My favorite part is when the host asks her, ‘You’re really awesome, for an/not just an eccentric girl!’ and she responds, ‘Am I am eccentric girl?’ It’s natural to her. It’s simply who she is. I think primarily through photoshoots, magazines, the Internet, or media in general, we’ve made the ‘lolita lifestyle’ into such a large, heavy topic or production, something akin to religion or devoting yourself to a cloister. But it’s not that at all – it’s a much more innocent thing, and a personal thing. It comes naturally, but it’s still a little fairytale inside yourself.

So, since it was so enlightening to see other girls and their lolita lifestyles, challenge: described, either in the comments, or with a link to your webpage/article, post, your lolita lifestyle. No embroiderings, no imaginings, just how make your personal lolita lifestyle, you, and the world. Make this your own few paragraphs of documentary; photo-frame a piece of your life. I can’t wait to read all about the stories people create inside themselves ♥


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  • What Mana said really struck me and made me happy. It’s not about the fashion. It’s about you. It makes you really desire to not care what others think what is Lolita and what is not. Also, that there is really no set definition for Lolita.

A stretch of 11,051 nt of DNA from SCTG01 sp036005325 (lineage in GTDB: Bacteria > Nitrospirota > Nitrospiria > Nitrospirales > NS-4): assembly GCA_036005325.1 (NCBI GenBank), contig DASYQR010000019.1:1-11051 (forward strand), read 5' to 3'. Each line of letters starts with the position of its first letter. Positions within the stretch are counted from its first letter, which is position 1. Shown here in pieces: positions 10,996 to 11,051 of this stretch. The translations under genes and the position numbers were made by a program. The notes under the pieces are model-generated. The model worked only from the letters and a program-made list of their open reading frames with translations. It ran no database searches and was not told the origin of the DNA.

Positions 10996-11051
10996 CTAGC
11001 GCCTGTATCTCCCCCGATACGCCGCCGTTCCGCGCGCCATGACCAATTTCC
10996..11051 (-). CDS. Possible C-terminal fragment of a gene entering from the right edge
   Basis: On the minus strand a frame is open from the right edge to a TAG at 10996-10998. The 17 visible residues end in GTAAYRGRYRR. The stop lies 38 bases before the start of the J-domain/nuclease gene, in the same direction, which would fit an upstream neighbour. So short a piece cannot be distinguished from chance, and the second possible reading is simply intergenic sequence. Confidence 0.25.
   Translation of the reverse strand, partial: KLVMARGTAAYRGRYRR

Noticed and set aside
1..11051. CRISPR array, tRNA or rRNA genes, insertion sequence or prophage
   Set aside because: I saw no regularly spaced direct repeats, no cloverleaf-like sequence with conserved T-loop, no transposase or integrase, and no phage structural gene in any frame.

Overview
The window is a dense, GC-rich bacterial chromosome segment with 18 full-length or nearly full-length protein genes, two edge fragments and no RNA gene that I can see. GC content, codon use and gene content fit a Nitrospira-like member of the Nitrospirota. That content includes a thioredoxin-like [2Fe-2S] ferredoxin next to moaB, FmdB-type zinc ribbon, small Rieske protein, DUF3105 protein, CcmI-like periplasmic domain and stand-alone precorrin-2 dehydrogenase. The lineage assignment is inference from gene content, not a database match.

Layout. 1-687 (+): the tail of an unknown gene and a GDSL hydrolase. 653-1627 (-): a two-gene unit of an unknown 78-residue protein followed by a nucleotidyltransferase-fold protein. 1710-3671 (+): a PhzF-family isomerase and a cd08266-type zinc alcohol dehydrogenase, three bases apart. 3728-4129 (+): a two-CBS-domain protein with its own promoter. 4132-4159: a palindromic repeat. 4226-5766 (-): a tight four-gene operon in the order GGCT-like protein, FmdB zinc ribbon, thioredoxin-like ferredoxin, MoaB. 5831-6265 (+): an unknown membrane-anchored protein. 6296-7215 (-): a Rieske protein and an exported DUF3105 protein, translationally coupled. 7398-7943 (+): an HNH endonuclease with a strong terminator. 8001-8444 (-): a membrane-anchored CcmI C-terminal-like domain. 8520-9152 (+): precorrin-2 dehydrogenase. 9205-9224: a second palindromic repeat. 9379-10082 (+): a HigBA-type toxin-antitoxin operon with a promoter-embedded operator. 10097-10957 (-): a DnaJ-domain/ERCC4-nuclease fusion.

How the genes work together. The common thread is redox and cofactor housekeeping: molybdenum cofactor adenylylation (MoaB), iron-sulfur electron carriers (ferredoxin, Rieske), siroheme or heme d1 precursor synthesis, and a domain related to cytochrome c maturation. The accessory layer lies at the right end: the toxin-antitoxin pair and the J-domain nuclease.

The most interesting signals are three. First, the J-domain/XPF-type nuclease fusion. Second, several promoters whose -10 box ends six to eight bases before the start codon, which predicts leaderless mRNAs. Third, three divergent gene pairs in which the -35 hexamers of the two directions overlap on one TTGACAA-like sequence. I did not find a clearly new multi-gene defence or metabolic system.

• it’s true, lolita can really be what you want it to be. I know we talk about the ‘purity of the fashion’, but fashion is art, and art is however you choose to interpret it. I see the Japanese fashion magazines beginning to blend together a lot of the girly fashions, like mori-girl and lolita, or fairy and lolita, lolita and dolly-kei… And it seems many of the lolita ‘authorities’ like Mana really want to see people following their own ideas and inspirations.

  • Anonymous

    I’ve seen this before, but never with subtitles~

    Hiyoko is my favorite, too!! She’s so cute, and seems so motivated about being a designer. Hiiko and her mom were very sweet, as well.

    And, while I’m not a gothic lolita, I LOVE MANAMU SO MUCH.

  • I saw this video too and loved it. The “am I an eccentric girl?” really struck me, I relate to that feeling completely. The way I am is natural to me, but to others it can seem eccentric, or so they say. I think we all have our eccentricities, whether we are consciously aware of them or not.

    I am totally taking the challenge, but I need to time to plan, write, and photograph. I instantly felt inspired when I read this post, I’m excited to get working on it!

  • Lulu

    Aw, Hiyoko was wearing Angelic Pretty’s Rose Toliette when they had the clip of her sewing! She looked so cute!

  • Miss Asher